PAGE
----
Marine Link
Wednesday, December 7, 2016

Indonesia Maritime Threat Assessment

November 29, 2016

Pic: Protection Vessels International

Pic: Protection Vessels International

 Militant group Abu Sayyaf (ASG) has conducted frequent kidnap for ransom attacks in the Sulu and Celebes Seas since March 2016, says a report by Protection Vessels International Ltd.

 
Islamic State-affiliated ASG has successfully extracted millions of dollars' worth of ransom payments for individual releases and has decapitated several hostages when ransom demands have not been met.
 
In November, ASG shifted towards targeting commercial vessels and successfully abducted six crew members from a bulk carrier.
 
Armed robberies have grown increasingly violent in Indonesian waters in 2016 with robbers assaulting crew members who attempt to stop them.
 
The Sulu and Celebes Seas off the eastern coast of the island of Borneo have seen a significant spike in hijackings and kidnappings for ransom since March 2016. Philippine Islamist group ASG, which is based in the Jolo and Basilan islands of the Sulu Sea, has claimed the majority of the attacks.
 
Masked gunmen have typically targeted slow-moving tugs and fishing boats although in recent weeks they have demonstrated the capability to successfully kidnap crew from underway commercial vessels between Borneo and the Philippines, heightening the risk to global shipping in the region. 
 
On 10 November, 10 gunmen boarded a Vietnam-flagged bulk carrier, Royal 16, 8.3 nm southeast of Coco Island in the Basilan Strait, and kidnapped six crew members including the master and chief mate. 
 
In November, the group also kidnapped a German national and killed another on a yacht off Sulu, and has also launched failed attacks against a chemical tanker off Sibutu Island and a bulk carrier northwest of Cap Island, indicating a sustained threat to commercial vessels. Vessels have managed to deter attacks through a combination of vessel hardening measures and evasive manoeuvres.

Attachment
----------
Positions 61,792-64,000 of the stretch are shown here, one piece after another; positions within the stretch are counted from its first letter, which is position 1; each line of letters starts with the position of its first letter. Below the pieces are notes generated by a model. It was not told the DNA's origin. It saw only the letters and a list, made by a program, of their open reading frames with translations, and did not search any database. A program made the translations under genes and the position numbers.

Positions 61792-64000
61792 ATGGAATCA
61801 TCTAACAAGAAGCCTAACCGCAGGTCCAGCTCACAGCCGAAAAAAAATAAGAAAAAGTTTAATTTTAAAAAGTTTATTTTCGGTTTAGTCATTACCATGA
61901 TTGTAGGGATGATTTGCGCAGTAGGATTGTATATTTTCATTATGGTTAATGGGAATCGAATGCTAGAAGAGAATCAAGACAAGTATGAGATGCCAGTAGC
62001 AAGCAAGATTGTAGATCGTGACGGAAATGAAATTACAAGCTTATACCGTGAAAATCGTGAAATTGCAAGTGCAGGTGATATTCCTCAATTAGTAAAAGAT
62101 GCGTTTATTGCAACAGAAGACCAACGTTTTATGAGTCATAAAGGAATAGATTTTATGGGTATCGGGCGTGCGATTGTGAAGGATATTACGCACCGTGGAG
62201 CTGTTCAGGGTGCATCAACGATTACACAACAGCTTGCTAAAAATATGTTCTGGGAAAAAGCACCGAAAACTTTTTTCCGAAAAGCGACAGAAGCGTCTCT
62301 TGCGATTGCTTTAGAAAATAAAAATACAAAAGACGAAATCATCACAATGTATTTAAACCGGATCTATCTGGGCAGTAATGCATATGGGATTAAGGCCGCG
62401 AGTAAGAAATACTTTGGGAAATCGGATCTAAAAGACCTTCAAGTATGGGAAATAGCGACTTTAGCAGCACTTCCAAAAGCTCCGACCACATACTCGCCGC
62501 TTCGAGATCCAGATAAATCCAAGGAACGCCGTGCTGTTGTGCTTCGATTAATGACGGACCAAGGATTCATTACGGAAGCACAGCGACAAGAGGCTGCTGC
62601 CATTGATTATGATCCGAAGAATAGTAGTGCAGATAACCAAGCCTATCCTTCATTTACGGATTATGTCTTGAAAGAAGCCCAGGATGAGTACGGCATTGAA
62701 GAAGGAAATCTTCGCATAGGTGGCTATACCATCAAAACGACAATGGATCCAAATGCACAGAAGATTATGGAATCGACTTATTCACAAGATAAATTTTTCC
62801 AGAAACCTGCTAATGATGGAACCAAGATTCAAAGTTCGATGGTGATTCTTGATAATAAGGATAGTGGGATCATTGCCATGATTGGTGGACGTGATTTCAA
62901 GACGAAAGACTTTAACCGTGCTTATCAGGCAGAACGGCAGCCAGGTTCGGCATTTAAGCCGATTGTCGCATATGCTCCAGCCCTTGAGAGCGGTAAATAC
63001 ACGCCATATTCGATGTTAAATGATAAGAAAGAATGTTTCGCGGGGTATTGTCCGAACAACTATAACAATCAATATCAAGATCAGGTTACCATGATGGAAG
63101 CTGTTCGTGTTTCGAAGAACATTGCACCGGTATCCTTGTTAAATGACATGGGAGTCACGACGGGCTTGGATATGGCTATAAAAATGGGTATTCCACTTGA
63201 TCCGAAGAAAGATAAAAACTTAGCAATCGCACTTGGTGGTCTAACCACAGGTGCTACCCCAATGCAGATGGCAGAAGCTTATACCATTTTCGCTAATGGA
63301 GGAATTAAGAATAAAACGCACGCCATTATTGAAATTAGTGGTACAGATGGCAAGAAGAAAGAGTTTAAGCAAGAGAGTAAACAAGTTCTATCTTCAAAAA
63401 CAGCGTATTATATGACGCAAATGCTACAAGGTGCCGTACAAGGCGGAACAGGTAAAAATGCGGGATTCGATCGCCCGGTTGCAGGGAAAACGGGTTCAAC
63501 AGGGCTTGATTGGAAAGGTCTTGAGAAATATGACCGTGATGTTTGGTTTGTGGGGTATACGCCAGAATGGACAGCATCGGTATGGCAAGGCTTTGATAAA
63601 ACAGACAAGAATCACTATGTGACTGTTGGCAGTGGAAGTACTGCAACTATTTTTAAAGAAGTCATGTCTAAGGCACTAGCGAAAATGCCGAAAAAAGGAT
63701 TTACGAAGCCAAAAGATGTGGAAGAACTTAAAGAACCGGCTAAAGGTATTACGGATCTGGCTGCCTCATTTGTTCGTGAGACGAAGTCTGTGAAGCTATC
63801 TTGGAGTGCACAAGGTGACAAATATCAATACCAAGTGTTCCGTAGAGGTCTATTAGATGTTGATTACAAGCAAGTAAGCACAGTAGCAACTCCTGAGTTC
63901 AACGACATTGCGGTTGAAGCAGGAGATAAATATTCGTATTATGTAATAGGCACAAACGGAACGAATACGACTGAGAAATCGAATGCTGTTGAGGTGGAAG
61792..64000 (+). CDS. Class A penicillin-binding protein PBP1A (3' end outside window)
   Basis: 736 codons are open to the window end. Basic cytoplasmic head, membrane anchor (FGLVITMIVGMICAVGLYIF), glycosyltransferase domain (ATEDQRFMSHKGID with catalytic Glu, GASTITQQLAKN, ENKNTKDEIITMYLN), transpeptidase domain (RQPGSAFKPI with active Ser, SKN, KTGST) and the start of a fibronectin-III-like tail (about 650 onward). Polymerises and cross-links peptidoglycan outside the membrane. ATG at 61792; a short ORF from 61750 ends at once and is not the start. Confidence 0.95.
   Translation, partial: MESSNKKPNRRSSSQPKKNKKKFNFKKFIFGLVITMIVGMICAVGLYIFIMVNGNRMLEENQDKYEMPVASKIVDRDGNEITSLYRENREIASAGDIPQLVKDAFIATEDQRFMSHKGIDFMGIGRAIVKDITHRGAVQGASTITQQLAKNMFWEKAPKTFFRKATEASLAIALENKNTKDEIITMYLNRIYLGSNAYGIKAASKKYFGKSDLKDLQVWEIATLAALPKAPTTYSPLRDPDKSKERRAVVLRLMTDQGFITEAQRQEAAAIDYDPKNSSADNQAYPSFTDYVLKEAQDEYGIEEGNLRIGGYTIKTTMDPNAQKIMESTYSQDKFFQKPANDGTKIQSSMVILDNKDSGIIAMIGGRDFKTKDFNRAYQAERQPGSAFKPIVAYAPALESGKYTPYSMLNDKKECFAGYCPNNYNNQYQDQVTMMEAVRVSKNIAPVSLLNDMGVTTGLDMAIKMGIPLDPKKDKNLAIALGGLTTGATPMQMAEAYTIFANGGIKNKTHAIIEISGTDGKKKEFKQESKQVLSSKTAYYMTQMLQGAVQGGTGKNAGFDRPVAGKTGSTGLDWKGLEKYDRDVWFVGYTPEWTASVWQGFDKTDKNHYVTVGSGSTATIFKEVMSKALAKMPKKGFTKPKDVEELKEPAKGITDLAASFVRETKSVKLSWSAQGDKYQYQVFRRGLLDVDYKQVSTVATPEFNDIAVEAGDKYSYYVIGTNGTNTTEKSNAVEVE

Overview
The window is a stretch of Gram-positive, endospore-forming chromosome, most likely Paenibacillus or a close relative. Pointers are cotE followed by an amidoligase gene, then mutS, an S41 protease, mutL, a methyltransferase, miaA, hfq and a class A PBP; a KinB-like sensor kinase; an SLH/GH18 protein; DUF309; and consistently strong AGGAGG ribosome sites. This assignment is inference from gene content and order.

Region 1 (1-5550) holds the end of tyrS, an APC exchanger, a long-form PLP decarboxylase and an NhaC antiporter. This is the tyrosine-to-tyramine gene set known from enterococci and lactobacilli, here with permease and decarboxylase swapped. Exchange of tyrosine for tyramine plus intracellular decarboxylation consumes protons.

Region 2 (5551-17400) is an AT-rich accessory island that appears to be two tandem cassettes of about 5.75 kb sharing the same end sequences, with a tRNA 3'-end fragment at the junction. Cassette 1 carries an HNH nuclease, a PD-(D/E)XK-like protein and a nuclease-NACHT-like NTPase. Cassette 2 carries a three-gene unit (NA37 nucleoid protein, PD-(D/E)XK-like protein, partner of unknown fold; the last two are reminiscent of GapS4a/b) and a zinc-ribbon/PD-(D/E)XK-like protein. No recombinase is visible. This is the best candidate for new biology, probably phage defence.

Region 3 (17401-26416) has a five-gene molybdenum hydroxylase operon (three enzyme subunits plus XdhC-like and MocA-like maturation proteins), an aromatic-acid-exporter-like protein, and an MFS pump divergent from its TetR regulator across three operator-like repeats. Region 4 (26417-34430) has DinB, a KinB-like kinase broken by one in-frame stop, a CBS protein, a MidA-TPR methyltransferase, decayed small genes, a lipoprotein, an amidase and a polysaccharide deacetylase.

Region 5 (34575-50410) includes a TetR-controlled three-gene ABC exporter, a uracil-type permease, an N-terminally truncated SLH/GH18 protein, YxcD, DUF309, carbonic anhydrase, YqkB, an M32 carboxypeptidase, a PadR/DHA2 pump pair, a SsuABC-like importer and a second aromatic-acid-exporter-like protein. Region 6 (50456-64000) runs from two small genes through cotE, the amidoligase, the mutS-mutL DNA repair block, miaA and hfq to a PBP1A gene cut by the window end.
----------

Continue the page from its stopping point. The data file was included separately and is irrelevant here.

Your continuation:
Maritime authorities in the region have been slow to respond to the attacks and have failed to secure the Sulu and Celebes Seas, despite repeated pledges to cooperate more closely and conduct joint patrols, leaving the waters vulnerable to future attacks. 
 
Even basic measures such as allowing Indonesian, Malaysian and Philippine maritime forces to pursue suspected criminals into each other's waters were only agreed in August, months after the attacks first began in March. The abductions in the region look set to continue for the foreseeable future as ASG is under persistent pressure to gain ransom funds to finance its battles with Philippine government forces.
 
 
More generally, violent robberies against vessels off Indonesia have increased since the second quarter of 2016, after a lull in reported incidents in the first three months of the year. 
 
While in the majority of incidents robbers have been easily deterred there has been a notable increase in violent incidents with assailants holding crew hostage at gunpoint while equipment and ship's stores have been stolen. Robbers have typically targeted vessels anchored at Dumai and Batam anchorages, although there is also precedent for underway vessels to be targeted.
 


 
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